Sunday, February 15, 2015

Morphy Richards Accents

hello there

consumer review action group time once more, kids. i bought a shiny new thing today, as i am so prone to do as and when i go to the shops. this post isn't really one to sort of show it off and flaunt it, look you see, but more to give a review of it (so far) for anyone out there that is browsing the web and looking for an opinion on such a thing.

a look at the shiny thing, all close up? sure, why not.



yes, all shiny. and purple too, although Morphy Richards, the manufacturer behind this kettle, claim that it is in fact a "plum" colour. i suppose that is in keeping with the Accents theme they have seen fit to brand this with. purple is not an accent, perhaps, in the same sense that plum apparently is.

why a new kettle? ours was looking a little bit battered. as it would, you would expect, from frequent daily use over the course of a year or so. as i was off out shopping with the day today, then, i was charged with finding out if i could see a suitable new one for us to use. i think i did.

i am trying to find a link to this specific one, that which i bought, for you if you wish to place an order, but i am having little luck. the amazon website appears, unusually, to be down right now, and no other proprietor seems to make the plum / purple one available.



if you are inclined to buy a non-plum one in the UK, Argos can sort you out with red, white or black for (at the time of publishing) price i paid for this, which is £49.99.

yeah, i did kind of baulk or choke a bit at paying a penny short of fifty notes for a kettle. but then i thought this is something that we actually use a lot, so we would get the value off of buying a more expensive one. and yes i know to you readers in London £49.99 is not an expensive kettle; but in the rest of the world yes actually it is.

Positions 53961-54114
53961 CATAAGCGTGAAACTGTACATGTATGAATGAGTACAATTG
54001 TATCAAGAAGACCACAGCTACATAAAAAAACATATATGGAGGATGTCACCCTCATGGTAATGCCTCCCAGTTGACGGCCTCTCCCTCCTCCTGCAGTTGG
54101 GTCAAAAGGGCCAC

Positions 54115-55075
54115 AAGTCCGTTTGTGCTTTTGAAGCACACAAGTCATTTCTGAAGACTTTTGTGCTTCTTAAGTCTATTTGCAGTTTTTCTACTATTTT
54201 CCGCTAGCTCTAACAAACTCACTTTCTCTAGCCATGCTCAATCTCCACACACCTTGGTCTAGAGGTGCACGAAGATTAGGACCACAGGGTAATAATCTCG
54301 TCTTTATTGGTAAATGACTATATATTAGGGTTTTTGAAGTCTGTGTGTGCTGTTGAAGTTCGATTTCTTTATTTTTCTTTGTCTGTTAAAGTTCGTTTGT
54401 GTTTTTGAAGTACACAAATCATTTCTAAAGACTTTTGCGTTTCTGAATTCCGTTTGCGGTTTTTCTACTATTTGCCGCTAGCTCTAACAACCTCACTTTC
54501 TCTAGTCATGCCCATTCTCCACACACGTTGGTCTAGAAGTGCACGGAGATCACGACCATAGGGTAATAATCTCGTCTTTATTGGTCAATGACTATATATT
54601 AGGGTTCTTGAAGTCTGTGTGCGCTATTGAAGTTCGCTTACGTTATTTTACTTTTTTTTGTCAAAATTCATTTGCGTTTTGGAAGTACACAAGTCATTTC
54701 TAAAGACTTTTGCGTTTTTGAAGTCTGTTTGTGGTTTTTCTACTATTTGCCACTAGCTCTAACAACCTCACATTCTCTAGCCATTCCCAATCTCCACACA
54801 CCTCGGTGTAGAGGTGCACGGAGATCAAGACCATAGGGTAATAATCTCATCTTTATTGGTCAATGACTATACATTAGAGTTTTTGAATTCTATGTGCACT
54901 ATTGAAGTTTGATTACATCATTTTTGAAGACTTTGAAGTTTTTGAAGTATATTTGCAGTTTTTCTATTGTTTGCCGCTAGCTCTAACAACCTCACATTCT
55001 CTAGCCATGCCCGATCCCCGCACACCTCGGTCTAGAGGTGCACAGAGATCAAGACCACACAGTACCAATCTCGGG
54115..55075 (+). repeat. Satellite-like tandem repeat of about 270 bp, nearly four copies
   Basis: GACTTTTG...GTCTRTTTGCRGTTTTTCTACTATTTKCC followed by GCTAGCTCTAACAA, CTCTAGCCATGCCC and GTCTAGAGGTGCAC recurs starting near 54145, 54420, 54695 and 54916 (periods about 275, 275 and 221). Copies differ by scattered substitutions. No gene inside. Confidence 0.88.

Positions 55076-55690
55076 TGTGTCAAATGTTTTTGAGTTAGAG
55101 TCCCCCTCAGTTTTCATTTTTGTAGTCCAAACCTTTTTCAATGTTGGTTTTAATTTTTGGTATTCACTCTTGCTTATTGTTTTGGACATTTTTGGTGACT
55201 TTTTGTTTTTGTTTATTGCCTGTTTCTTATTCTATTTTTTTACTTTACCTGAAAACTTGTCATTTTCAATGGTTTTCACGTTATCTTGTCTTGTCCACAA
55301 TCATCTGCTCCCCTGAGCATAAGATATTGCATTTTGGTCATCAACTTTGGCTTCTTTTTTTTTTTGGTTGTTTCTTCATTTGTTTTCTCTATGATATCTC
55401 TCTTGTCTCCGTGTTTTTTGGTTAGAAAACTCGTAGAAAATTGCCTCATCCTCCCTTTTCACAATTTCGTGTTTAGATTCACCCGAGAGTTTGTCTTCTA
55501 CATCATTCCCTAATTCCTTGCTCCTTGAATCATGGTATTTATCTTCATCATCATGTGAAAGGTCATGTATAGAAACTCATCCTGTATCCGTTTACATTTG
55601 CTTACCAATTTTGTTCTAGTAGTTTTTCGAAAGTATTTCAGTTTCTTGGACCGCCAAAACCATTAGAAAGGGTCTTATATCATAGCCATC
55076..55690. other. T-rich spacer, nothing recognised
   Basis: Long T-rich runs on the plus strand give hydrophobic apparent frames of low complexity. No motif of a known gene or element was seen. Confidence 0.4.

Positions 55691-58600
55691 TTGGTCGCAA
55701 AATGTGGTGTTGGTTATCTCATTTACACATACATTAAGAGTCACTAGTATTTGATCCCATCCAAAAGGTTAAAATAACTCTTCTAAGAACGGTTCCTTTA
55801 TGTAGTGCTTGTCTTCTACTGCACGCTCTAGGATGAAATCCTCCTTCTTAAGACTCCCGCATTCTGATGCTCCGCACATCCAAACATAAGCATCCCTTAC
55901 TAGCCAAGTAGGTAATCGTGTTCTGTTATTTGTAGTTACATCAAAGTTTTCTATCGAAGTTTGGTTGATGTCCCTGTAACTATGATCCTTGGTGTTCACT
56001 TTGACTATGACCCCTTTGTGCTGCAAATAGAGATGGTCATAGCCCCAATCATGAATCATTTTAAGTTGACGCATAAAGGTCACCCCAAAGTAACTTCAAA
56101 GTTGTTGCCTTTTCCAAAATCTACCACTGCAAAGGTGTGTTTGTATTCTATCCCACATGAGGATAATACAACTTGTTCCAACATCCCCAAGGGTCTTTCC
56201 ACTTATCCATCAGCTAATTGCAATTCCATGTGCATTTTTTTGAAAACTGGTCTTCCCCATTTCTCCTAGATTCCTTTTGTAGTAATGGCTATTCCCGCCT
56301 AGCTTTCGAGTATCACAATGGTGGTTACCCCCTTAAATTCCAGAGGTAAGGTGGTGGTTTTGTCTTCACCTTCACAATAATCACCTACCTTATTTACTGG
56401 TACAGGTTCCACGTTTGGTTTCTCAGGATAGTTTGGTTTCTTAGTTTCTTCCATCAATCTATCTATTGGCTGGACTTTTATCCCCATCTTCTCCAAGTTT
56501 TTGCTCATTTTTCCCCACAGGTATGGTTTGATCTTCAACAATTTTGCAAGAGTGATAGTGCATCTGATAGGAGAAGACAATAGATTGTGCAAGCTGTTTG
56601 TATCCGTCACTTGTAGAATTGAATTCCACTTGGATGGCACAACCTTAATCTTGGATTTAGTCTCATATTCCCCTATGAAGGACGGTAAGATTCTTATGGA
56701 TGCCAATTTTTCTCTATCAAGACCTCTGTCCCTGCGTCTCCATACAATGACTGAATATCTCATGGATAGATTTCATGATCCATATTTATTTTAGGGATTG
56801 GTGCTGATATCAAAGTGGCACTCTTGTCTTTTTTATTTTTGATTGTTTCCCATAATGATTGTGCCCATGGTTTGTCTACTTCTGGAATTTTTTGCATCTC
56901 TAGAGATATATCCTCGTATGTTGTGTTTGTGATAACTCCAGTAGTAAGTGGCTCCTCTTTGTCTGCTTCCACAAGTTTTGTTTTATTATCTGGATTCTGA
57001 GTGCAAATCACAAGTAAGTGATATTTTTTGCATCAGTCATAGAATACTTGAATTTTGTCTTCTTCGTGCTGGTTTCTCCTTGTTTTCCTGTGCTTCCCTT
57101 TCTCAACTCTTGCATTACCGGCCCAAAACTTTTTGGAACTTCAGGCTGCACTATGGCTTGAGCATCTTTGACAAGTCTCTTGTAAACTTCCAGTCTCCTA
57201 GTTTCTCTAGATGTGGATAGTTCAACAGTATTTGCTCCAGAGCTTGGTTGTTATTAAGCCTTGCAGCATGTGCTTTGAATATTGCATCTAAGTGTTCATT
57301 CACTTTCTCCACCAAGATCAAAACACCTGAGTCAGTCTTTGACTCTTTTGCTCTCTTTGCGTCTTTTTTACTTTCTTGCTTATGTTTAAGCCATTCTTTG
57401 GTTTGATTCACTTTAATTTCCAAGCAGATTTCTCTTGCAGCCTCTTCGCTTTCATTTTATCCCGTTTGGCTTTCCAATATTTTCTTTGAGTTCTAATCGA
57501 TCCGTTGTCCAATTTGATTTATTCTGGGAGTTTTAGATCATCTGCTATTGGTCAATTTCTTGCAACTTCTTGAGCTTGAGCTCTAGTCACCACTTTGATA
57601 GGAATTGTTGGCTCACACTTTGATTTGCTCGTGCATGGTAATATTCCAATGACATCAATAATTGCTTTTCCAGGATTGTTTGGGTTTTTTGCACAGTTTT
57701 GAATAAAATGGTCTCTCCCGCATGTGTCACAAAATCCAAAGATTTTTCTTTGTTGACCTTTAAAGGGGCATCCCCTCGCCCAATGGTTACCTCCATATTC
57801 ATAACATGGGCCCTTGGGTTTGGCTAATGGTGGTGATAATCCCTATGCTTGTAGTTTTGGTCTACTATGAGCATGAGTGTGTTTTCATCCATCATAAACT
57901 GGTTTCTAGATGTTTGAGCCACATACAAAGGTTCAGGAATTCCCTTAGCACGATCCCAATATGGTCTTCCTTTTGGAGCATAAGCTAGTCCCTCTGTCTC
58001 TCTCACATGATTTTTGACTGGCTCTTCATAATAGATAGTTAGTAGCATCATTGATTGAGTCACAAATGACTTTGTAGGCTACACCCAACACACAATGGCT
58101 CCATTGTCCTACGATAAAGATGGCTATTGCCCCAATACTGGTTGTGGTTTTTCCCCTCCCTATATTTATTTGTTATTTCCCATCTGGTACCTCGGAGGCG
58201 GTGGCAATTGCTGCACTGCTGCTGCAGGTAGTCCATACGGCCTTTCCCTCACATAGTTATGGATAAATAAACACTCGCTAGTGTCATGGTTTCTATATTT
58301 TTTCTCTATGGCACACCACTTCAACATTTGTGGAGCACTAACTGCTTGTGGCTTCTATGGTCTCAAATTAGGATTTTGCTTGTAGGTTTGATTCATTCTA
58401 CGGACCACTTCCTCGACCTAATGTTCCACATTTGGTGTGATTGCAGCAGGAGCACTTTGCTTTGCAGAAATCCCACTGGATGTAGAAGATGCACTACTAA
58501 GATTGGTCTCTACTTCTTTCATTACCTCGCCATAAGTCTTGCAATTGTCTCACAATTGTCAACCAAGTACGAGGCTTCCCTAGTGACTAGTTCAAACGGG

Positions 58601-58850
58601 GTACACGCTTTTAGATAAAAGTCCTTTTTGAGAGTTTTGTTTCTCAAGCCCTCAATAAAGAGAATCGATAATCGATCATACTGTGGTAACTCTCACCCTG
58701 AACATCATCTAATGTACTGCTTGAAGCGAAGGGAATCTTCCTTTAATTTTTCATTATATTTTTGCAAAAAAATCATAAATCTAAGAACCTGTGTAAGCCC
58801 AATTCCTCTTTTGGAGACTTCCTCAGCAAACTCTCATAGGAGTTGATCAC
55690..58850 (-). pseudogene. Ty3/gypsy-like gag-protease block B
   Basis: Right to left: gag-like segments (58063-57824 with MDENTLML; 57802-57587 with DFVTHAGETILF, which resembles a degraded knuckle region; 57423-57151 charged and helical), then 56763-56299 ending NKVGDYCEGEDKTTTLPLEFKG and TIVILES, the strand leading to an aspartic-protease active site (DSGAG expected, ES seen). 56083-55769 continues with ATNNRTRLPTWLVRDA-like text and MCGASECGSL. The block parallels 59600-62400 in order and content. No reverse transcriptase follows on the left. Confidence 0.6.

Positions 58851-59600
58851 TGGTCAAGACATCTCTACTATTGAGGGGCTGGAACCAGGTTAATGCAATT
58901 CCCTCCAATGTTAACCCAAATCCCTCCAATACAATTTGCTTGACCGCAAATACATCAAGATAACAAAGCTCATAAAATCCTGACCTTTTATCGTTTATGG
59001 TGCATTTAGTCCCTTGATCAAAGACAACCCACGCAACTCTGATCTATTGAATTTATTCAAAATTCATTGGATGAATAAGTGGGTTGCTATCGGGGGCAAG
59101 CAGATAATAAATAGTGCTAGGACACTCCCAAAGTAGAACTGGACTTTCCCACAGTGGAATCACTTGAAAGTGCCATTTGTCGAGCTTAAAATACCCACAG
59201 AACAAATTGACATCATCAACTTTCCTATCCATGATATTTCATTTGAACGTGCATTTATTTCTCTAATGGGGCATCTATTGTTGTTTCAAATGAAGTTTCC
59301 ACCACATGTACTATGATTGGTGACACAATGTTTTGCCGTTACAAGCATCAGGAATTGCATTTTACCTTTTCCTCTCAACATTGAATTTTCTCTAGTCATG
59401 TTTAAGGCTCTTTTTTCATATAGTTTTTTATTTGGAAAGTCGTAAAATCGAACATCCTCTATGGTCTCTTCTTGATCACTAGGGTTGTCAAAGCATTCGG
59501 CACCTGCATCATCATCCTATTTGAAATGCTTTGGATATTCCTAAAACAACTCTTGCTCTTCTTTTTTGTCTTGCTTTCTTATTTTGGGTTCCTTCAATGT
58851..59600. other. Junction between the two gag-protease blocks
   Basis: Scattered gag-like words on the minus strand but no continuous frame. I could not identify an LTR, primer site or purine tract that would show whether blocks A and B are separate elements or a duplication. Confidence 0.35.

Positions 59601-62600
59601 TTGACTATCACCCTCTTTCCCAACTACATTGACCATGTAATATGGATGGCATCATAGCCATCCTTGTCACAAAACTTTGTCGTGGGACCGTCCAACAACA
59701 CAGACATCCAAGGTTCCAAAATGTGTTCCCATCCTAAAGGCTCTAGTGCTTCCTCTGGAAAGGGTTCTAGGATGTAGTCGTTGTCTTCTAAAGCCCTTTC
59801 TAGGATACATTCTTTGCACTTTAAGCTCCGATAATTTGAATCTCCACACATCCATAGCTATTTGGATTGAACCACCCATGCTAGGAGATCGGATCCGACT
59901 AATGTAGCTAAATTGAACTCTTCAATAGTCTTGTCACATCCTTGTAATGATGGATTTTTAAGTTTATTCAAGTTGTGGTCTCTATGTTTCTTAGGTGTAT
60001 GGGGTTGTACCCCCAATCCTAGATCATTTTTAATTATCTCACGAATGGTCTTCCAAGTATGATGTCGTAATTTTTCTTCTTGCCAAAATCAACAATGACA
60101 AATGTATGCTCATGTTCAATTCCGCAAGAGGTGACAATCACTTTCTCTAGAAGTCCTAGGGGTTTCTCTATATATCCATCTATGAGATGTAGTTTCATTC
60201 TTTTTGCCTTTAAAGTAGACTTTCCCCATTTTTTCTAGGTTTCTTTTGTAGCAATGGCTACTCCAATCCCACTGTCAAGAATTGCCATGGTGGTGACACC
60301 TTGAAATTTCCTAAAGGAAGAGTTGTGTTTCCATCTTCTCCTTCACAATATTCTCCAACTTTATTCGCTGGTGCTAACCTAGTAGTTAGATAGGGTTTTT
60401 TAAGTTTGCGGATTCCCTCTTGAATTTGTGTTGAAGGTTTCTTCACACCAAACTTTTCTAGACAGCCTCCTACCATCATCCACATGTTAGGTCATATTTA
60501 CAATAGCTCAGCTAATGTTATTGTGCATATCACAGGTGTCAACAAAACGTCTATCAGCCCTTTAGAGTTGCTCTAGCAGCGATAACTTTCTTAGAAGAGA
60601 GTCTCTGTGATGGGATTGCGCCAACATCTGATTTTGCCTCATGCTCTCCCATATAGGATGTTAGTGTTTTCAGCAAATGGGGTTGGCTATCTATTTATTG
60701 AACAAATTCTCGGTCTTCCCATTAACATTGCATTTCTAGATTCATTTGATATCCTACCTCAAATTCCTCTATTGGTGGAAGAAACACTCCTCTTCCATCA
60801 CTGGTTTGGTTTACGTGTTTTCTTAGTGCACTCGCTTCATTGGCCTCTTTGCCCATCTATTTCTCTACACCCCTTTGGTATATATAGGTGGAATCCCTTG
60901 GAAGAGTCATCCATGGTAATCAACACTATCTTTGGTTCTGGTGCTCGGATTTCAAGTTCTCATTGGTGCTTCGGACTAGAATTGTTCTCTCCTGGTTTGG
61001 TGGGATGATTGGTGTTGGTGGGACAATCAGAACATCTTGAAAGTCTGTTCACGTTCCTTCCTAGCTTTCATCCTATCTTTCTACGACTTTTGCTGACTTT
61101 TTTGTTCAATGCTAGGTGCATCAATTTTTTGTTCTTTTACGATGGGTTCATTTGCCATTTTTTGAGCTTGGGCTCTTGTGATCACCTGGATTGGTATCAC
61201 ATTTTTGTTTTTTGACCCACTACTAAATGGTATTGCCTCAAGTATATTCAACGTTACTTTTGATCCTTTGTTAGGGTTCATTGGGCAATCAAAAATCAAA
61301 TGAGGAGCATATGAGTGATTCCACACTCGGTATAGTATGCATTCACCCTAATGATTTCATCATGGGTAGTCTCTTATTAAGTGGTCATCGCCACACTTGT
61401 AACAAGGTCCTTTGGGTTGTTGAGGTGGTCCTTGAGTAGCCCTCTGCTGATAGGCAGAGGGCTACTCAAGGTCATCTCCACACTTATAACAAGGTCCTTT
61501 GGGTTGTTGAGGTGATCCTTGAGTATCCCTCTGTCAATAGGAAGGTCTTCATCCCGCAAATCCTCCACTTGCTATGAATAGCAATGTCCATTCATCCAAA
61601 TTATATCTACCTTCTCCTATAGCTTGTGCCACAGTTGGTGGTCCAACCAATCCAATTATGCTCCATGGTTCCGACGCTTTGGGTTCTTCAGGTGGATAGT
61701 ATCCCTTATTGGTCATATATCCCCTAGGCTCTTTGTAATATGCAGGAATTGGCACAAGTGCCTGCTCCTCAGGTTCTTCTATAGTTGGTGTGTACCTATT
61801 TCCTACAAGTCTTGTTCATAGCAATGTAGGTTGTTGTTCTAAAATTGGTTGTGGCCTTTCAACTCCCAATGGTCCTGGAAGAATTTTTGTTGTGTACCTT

ah. amazon is working now and, again at time of printing, they are charging a tenner more for this kettle than i paid. a rare case, then, of online being more expensive than off. although you can get the non-purple plum variations off of them for the same fifty note related cost.

yeah, review parts coming up, for those wondering if they would like to buy one or not. but first, well, why not, another look at it in all its glory.



OK, points to be aware of with the kettle. first off, the element of great importance with a kettle, which is the ease with which one can fill it. the answer is "not too easy but not too difficult".

this kettle features a removable lid or top thingie, which is different from all them modern ones with a "flip lid" thing attached. they call this style a "traditional" one, or, for those that charge more, a "heritage" one. it is in the version that Morphy Richards has sold me (via Tesco) where you can the touches of class and user friendly use you paid so many notes for. 



yes. i know you are mesmerised by the shine off of it, but look at the ring handle thing in the picture. that's where you put a finger in (presumably) to remove the lid. a very nice touch is the rubber, or some other such heat resistant stuff, placed around it so that you do not burn or hurt your finger with any great ease when removing the lid after a recent boil. nice touch, that.

this protective coating is also present on the elegant, dare i say flamboyant, handle of the kettle, which also make handling in those post-boil moments a relatively safe and unlikely to scold or burn experience.

it is this handle, however, that poses something of a user problem to use.